Rising Interest Rates: How Will They Affect Real Estate Investors

Written by Posted On Tuesday, 25 April 2017 08:56

The economy is picking up and with it, interest rates are slowly rising. Although the historically low rates have been fabulous for real estate investors, we all knew they would go up again. Real estate, like all investments, go in cycles.

What's Coming Down the Line

The Federal Reserve has begun to increase interest rates. This past December, the rate increased by 0.25 percent. The same thing happened again this past March.

What's coming in the future? The Federal Reserve suggests three more increases:

  • June 2017
  • December 2017
  • Sometime in early 2018

These rates will affect all kinds of investments, including real estate. Let's look for a moment at what it might mean.

REIT Investments

REITs tend to be invested into different segments of the real estate market. Higher interest rates are good for some of these segments and not quite as good for others. If you are thinking of investing in an REIT, the following have done well with increasing interest rates in the past:

  • Hotels
  • Apartments
  • Short-term industrial properties

Rental Property Investments

Rising rates are often good for those that own rental property. Why? As rates rise, many potential home buyers can no longer qualify for a loan since the rising interest will increase their monthly payments. Such a scenario means that they will turn to renting rather than buying.

In the United States, the supply of homes is low compared to the number of people wanting to rent. As the number of people who need to rent increases, those holding rental properties will be able to increase their rents.

What about those just entering the rental market? The news is good for them, too. Even though the rates are higher, the demand for occupancy means that the higher rents can offset the higher interest your will pay. However, you will want to be sure that your cash flow works in each scenario.

Flipping Investments

When interest rates rise, properties tend to sit on the market a bit longer. Why? Fewer people can qualify for a loan. Others can qualify, but it takes some wrangling to get the numbers to work out correctly. Since an investor makes more money the faster the home sells, increasing interest rates can be problematic.

However, flipping is not going to go away. You'll just need to calculate longer times between buying an selling. Once again, be sure that your numbers work. If you can make money on a deal with longer sell times, then it won't matter what the interest rate is.

Things to Do

When interest rates begin rising, there are some things a real estate investor should consider. Here are three:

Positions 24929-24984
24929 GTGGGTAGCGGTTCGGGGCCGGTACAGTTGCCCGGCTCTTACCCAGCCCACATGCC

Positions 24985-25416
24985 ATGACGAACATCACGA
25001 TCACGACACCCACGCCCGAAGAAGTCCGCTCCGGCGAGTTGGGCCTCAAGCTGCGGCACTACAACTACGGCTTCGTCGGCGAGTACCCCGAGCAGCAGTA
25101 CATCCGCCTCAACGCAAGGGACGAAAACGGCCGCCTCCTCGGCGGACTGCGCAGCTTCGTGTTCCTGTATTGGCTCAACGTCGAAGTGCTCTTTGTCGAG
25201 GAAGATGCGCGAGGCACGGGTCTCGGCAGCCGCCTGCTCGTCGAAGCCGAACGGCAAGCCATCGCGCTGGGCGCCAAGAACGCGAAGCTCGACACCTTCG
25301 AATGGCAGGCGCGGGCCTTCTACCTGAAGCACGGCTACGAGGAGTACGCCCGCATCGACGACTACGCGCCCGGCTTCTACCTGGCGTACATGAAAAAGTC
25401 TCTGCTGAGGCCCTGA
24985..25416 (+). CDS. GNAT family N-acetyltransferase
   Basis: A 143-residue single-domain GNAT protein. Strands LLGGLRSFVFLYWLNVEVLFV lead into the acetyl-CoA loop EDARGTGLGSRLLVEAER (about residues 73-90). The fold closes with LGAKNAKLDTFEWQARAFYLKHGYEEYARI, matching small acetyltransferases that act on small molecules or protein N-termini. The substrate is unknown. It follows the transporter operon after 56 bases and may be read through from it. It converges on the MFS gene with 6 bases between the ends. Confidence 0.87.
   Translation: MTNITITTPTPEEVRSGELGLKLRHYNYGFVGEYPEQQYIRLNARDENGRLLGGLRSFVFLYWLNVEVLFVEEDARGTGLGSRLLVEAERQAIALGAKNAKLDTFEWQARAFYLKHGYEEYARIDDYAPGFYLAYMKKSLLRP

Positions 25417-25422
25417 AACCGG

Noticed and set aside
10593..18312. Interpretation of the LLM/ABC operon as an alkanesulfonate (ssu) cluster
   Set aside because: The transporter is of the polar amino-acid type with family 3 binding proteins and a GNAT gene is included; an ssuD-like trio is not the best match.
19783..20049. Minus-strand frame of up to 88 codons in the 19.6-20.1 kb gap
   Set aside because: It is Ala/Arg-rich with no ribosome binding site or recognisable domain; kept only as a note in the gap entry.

1.     Diversify: I feel that diversification is needed all the time because different real estate assets do well in different situations. In this case, consider holding properties longer, and looking to multi-dwelling properties as well as commercial properties.

2.     Consider More Than the Interest Rate: Yes, everyone is talking about the interest rate, but that is only a small part of the equation. To still find great deals, look for areas with low taxes. If you are renting, look for higher rental rates and high occupancy rates.

3.     Beware of Variable Rates: Unless you are going to hold a property for a short period of time, the variable rate may not be a wise move. If rates rise too fast, you'll end up with a signficantly different cash flow that may not be able to be offset by increased rent rates.

Even with the increases, interest rates are still very low. In general, if you can make the property cash flow, then you have a great deal. Just keep following the best practices for real estate investing, making

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John Trautman

John Trautman has spent his entire adult life in real estate. Purchasing his first property at 23, he learned the process of flipping and real estate holding from the ground up. Real estate continue to be his passion while he spent eight years as an account executive and later a vice President for Washington Mutual in the mortgage division. Holding the position of President’s Council and several years of President’s Club, he learned the lending business from the mortgage office perspective and lender perspective. Throughout his life he has also been a small business owner, commercial real estate holder, property designer, and house flipper.

During the downturn, John followed the deal to Detroit, Michigan, where he invested in single family rentals and multi-family dwellings. Once his returns were realized, he moved quickly to Arizona to invest in another distressed market.

His passion for making a deal and real estate has lead him to create a hands-on real estate investment mentoring club called Real Estate Knowledge Institute


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